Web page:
• Phase 2: End the working week

  • Forget about 9-5. Stop buying your employees’ lives and buy their ideas and output instead. Trust them to manage their own workload in the hours they choose, regardless of whether it fills the day or not. If you currently bill by the hour, billing by the task instead will help make this work better. Do the same yourself! It’ll do wonders for your health and your sanity.

  • Phase 3: Have a work from home day

  • Test out working from home for one day a week for a month. Make sure you give people everything they need to work from home (including you!). Hire laptops if you have to. Tell employees that, if the trial works, you’ll make it permanent. Tell them that if it doesn’t, you’ll be going back to a regular five-day week. The results will surprise you. People will be happier and more will get done.

  • Phase 4: Offer an option to work from home full time

  • Reward those who’ve shown that they can be more productive from home with the option to do it full time. (If you can’t trust any of your staff to do that, why the hell did you hire them in the first place?) And, whatever you do, don’t cut their pay.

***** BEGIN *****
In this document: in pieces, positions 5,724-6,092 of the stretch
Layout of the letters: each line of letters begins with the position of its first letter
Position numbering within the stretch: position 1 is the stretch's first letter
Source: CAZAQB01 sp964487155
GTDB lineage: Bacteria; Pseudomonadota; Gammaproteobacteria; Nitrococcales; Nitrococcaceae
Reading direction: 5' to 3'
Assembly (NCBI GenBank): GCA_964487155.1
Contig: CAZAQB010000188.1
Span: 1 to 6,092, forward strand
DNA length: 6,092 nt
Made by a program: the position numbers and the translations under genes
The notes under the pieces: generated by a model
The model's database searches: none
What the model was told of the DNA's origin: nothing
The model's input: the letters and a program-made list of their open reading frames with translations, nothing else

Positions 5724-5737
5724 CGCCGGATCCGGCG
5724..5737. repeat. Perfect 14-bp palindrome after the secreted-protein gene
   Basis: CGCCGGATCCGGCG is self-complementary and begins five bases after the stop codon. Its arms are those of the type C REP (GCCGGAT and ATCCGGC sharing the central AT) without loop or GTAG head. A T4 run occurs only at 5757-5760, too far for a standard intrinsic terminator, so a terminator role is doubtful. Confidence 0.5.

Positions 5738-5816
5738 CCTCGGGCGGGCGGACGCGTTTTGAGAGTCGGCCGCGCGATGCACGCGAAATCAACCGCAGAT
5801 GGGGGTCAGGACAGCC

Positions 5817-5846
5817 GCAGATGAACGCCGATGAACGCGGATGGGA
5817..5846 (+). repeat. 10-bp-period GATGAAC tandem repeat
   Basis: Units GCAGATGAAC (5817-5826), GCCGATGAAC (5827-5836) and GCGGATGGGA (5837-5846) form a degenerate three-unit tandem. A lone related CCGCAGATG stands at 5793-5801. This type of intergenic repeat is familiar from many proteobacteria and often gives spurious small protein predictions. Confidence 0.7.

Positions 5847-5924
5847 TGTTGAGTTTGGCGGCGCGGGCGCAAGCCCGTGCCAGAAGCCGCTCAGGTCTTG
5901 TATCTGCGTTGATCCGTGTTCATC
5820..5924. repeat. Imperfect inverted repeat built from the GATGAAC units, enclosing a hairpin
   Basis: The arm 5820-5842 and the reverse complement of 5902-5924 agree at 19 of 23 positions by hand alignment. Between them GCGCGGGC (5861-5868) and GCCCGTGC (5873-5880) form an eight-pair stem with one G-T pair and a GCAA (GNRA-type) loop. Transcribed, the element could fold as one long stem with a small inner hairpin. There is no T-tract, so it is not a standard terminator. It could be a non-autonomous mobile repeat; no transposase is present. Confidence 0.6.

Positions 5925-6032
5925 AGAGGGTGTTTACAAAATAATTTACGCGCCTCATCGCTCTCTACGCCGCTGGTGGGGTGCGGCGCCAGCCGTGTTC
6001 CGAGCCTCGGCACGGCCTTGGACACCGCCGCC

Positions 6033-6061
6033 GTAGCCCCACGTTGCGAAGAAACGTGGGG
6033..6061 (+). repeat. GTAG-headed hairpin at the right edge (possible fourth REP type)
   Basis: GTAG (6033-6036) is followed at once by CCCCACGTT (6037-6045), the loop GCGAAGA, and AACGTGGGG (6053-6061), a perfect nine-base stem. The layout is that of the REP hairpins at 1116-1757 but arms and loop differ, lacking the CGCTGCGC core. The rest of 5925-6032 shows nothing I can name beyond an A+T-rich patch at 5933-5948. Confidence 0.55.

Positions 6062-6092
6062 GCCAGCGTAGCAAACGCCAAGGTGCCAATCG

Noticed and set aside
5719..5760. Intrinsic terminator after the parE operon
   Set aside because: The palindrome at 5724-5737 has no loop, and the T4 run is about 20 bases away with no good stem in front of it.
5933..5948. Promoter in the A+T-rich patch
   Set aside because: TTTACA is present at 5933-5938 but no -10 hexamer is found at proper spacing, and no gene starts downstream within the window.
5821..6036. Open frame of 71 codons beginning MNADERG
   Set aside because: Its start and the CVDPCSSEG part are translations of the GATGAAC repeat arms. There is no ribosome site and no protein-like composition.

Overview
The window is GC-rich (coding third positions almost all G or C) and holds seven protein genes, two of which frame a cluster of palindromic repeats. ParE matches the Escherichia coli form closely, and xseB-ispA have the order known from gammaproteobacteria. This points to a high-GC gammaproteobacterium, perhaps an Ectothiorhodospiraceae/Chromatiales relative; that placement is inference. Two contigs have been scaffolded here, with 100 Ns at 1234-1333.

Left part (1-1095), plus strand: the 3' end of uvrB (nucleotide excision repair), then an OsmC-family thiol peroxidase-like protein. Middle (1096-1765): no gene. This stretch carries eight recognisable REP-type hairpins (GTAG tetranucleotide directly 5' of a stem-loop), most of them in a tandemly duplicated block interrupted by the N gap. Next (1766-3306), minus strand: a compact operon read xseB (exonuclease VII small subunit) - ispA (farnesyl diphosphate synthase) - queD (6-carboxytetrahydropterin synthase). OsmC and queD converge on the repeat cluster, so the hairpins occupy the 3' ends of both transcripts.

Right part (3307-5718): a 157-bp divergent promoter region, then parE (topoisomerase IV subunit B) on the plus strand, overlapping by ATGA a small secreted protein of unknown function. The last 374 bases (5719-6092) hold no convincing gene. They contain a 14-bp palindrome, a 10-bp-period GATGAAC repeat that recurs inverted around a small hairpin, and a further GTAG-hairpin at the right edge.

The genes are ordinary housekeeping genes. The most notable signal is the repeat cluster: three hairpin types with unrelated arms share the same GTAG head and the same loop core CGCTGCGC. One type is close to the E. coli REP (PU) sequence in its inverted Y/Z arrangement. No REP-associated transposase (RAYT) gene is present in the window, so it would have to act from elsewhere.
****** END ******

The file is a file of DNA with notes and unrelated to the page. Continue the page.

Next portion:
Be bold. Be successful. Be respected. Optimize for happiness in your business today.

The solution for employees

  • Phase 1: Get people talking

  • Send a link to this article around your office. Make people aware that there’s a very real and obtainable alternative to the daily commute and 9-5 slog. When you go to phase 2, you want people to be aware of the options.

  • Phase 2: Push for a work from home day

  • Call a quick, informal meeting with your boss, set a short agenda with a simple goal (one work from home day a month, staggered across the company if needs be?), come out with some actionable results (like a calendar date for the first trial day, and the name of the person who’s responsible for spreading the word). Then follow-up in two weeks to make sure things are moving.